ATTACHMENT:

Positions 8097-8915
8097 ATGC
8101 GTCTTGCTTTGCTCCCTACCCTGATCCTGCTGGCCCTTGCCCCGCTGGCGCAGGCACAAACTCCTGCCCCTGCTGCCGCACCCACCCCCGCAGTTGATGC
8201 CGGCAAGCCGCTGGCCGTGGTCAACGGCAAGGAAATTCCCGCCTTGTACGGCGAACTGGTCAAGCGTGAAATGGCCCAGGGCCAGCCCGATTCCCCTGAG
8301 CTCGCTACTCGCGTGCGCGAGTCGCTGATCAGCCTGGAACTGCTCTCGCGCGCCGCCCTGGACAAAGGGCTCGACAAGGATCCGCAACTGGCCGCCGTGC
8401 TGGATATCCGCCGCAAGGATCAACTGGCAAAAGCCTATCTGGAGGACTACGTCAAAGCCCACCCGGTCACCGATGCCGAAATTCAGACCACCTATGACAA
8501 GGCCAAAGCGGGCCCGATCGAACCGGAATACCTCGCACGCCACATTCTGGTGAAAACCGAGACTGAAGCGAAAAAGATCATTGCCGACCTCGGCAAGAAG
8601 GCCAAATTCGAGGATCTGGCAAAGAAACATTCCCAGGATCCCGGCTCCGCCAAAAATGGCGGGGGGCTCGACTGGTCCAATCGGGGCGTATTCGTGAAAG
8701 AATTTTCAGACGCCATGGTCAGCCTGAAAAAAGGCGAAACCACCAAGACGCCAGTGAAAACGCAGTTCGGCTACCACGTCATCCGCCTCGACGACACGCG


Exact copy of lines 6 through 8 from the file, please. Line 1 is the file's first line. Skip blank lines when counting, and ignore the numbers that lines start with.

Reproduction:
8401 TGGATATCCGCCGCAAGGATCAACTGGCAAAAGCCTATCTGGAGGACTACGTCAAAGCCCACCCGGTCACCGATGCCGAAATTCAGACCACCTATGACAA
8501 GGCCAAAGCGGGCCCGATCGAACCGGAATACCTCGCACGCCACATTCTGGTGAAAACCGAGACTGAAGCGAAAAAGATCATTGCCGACCTCGGCAAGAAG
8601 GCCAAATTCGAGGATCTGGCAAAGAAACATTCCCAGGATCCCGGCTCCGCCAAAAATGGCGGGGGGCTCGACTGGTCCAATCGGGGCGTATTCGTGAAAG